Physiologically Interpretable Models of Large-Scale Human Performance

Physiologically Interpretable Models of Large-Scale Human Performance Data

Project Team: David Clarke (Biomedical Physiology and Kinesiology, SFU), Oliver Schutte (Computer Science, SFU), Ming-Chang Tsai (Canadian Sport Institute Pacific)

Players of field-based team sports, such as soccer and rugby, routinely wear GPS devices during practices and games. When multiplied by each player and by all practices and games over the course of a season, these data qualify as bona fide big data. A major challenge in sports analytics is to develop methods for synthesizing such data into models for predicting and optimizing training and tactics.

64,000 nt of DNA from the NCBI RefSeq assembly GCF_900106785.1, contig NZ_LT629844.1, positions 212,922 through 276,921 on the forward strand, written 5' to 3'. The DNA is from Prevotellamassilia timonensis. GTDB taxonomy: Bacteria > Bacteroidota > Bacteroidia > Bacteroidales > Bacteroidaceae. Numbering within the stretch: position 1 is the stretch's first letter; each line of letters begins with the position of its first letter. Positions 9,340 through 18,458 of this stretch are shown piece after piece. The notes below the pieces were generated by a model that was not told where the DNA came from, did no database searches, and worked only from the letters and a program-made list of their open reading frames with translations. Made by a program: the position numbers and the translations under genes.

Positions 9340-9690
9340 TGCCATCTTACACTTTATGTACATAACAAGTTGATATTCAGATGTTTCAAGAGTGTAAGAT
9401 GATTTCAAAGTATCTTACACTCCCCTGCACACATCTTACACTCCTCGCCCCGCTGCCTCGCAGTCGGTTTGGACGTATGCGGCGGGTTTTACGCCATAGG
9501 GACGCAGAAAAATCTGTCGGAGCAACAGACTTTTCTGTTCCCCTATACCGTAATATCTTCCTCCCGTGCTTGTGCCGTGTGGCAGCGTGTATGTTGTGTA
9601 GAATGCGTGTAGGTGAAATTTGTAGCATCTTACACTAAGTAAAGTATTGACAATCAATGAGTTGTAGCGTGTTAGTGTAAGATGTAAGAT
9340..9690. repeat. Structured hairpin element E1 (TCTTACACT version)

Most big data models tend to be empirical and descriptive in nature. A big question in the big data field is how models can be made more broadly predictive and inferential. The answer lies, in part, by using models that incorporate physiological mechanisms when studying human health and performance. Through this research, the team will compare physiologically interpretable models with traditional empirical models in their abilities to derive insights from performance data collected using GPS-based monitoring of elite athletes. Specifically, they will apply an extended version of the critical velocity model, which features parameters representing aerobic and anaerobic fitness, to velocity-duration data collected from elite soccer players. The results of this Next Big Question Fund project will motivate deeper studies that will be attractive to non-profit agencies and companies in the sport and health sectors.